On March 7, 2011, an Iowa federal district court granted a motion for a new trial after a jury awarded $259,155 to a woman who was improperly strip searched when she was arrested and booked into jail. Before another trial was held, a 2012 U.S. Supreme Court ruling changed the law regarding strip searches of jail detainees, and the case settled in February 2013 for more than the jury award.
Maureen Rattray was arrested in Sioux City, Iowa for operating a vehicle while intoxicated – her first offense – which was a serious misdemeanor in violation of Iowa Criminal Code § 321J.2. She was taken to the Woodbury County Jail. During booking, two female jailers strip searched her twice and conducted body cavity searches.
The first strip search took place in a room with an open door so men standing outside were able to look in. Rattray began to cry, and one of the jailers mocked her and then ripped off her halter top. Because she was confused about whether or not she was wearing a tampon, one of the jailers allegedly shoved her against a wall and performed a cavity search of her vagina. Rattray was then forced to walk unclothed down a hallway to the last cell, passing men who looked at her while she attempted to cover her breasts and genitalia with a jail-issued jumpsuit that guards had not allowed her to put on.
Once in the cell, Rattray was placed on the bed and a jailer put a knee on her back while performing a second cavity search of her vagina and genital area, during which Rattray cried and screamed. Only then was she allowed to dress.
The strip and body cavity searches were performed in accordance with jail policy, which prohibited such searches for persons arrested for simple misdemeanors and scheduled (code section) violations if there was no probable cause to believe they were concealing a weapon or contraband, but required searches for persons arrested for any other offense.
Rattray and two other women who were subjected to strip searches at the Woodbury County Jail, Lisa Lambert and Lori Mathes, filed civil rights actions pursuant to 42 U.S.C. § 1983 against the county. Their cases, which were consolidated, alleged that the jail’s policy of conducting strip and body cavity searches without reasonable suspicion violated the Fourth Amendment’s prohibition against unreasonable searches and seizures.
The district court granted partial summary judgment to Rattray, finding that her Fourth Amendment rights had been violated by the strip and body cavity searches. The case then went to a jury trial on damages.
Initially, the jury awarded damages of $5,000 for past emotional distress, $500 for future emotional distress, $3,155 for past medical expenses, $500 for future medical expenses and $250,000 in nominal damages. This was contrary to the court’s instruction not to award nominal damages unless no other damages were awarded, and in such case to only award $1. The judge explained the error and had the jury deliberate again. After ten minutes, the jury returned with an award of $250,000 for past emotional distress, $5,500 for future emotional distress, $3,155 for past medical expenses and $500 for future medical expenses.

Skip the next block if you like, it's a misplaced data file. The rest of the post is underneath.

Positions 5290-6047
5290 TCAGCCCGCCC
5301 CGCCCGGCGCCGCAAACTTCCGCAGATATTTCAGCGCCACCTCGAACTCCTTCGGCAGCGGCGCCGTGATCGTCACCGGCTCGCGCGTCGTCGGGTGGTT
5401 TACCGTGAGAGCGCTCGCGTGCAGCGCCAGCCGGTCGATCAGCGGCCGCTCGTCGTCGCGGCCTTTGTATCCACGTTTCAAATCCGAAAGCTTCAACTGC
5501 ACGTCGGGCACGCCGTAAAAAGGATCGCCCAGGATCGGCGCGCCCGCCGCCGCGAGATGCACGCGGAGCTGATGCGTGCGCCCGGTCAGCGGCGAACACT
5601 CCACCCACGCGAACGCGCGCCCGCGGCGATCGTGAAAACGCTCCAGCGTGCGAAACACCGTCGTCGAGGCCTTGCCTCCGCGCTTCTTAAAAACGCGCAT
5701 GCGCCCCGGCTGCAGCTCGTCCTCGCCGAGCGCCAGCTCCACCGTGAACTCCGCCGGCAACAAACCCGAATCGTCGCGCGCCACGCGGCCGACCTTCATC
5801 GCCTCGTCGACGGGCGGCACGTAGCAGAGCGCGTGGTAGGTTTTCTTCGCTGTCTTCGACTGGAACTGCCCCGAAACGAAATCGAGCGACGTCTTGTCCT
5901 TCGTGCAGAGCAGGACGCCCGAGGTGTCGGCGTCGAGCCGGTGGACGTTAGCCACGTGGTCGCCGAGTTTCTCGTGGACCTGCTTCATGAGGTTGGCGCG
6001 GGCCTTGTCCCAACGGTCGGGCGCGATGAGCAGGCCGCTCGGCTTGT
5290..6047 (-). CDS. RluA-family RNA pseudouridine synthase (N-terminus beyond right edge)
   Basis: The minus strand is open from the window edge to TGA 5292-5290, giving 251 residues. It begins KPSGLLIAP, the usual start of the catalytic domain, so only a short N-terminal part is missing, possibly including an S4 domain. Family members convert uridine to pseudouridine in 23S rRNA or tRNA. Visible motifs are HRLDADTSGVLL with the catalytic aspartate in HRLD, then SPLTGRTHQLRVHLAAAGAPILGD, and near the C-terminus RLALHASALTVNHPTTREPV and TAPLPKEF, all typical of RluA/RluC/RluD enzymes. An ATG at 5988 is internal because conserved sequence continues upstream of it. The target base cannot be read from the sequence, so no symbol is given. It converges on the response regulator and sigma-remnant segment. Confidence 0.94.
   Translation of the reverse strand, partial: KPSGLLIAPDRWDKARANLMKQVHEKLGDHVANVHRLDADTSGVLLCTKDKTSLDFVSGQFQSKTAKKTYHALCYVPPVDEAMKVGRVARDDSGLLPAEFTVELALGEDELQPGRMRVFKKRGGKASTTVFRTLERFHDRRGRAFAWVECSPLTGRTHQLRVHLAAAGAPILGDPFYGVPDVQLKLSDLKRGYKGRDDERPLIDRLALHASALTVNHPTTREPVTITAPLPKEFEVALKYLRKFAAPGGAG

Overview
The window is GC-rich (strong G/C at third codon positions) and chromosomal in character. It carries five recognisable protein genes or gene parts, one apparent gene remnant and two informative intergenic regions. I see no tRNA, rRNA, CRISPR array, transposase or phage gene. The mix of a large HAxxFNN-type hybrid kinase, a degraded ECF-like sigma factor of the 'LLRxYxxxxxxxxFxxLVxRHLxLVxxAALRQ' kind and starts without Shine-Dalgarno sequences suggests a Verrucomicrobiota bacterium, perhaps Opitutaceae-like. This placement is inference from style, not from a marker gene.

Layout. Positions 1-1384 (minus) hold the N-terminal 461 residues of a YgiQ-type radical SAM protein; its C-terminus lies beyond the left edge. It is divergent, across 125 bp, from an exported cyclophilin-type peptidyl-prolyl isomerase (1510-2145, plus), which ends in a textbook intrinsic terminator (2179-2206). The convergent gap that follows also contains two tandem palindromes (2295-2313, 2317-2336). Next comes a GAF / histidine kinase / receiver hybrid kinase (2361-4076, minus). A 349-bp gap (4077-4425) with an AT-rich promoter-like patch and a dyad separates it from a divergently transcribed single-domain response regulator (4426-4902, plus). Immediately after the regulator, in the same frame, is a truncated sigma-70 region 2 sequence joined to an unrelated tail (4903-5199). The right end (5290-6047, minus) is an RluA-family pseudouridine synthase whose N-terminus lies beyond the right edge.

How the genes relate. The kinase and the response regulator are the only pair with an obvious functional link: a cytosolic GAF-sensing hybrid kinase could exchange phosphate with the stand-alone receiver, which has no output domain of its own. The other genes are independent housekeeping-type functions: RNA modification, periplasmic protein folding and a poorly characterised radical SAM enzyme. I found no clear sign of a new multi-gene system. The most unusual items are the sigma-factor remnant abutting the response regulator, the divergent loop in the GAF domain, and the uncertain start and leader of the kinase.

The judge entered the verdict but the county filed a motion for a new trial, citing irregularities in the jury’s second damages award. The judge agreed that it was unable to ascertain why the jury awarded $5,000 to Rattray for past emotional distress in the first verdict, then ten minutes later awarded her $250,000 for past emotional distress in the second verdict. Because “it is impossible to determine what was on the jury’s mind,” the motion for a new trial was granted.
But before another trial was held, a 2012 decision by the U.S. Supreme Court found that every detainee, even those incarcerated on a non-indictable offense, who will be admitted to a jail’s “general population” may be required to undergo a close visual inspection while undressed without reasonable suspicion that he or she may have contraband. See: Florence v. Board of Chosen Freeholders of the County of Burlington, 132 S.Ct. 1510 (2012).
Lambert and Mathes’ cases had not yet gone to trial prior to the decision in Florence. Following the Supreme Court’s ruling, county and jail officials filed motions for summary judgment, seeking dismissal of all three plaintiffs’ claims. The district court held in a December 10, 2012 order that “summary judgment in favor of the County is appropriate on all of the plaintiffs’ ‘no reasonable suspicion’ strip-search claims, in light of this [new] standard from Florence.”
However, Rattray and Mathes had also objected to the “manner” in which the strip searches were conducted; consequently, the district court found that those claims could survive Florence – which did not articulate what manner of strip searches might be deemed overly invasive or objectionable – and set their cases for trial. The court entered summary judgment against Lambert.
Shortly before the new trial on Rattray and Mathes’ remaining claims, the case settled in February 2013. According to one of the attorneys involved, the county settled with Rattray for $335,000, with Mathes for $40,000 and with Lambert (to forestall an appeal of the district court’s summary judgment order) for $10,000. See: Rattray v. Woodbury County, Iowa, U.S.D.C. (N.D. Iowa), Case No. 5:07-cv-04014-MWB.
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Related legal case
Rattray v. Woodbury County, Iowa
|Cite||U.S.D.C. (N.D. Iowa), Case No. 5:07-cv-04014-MWB|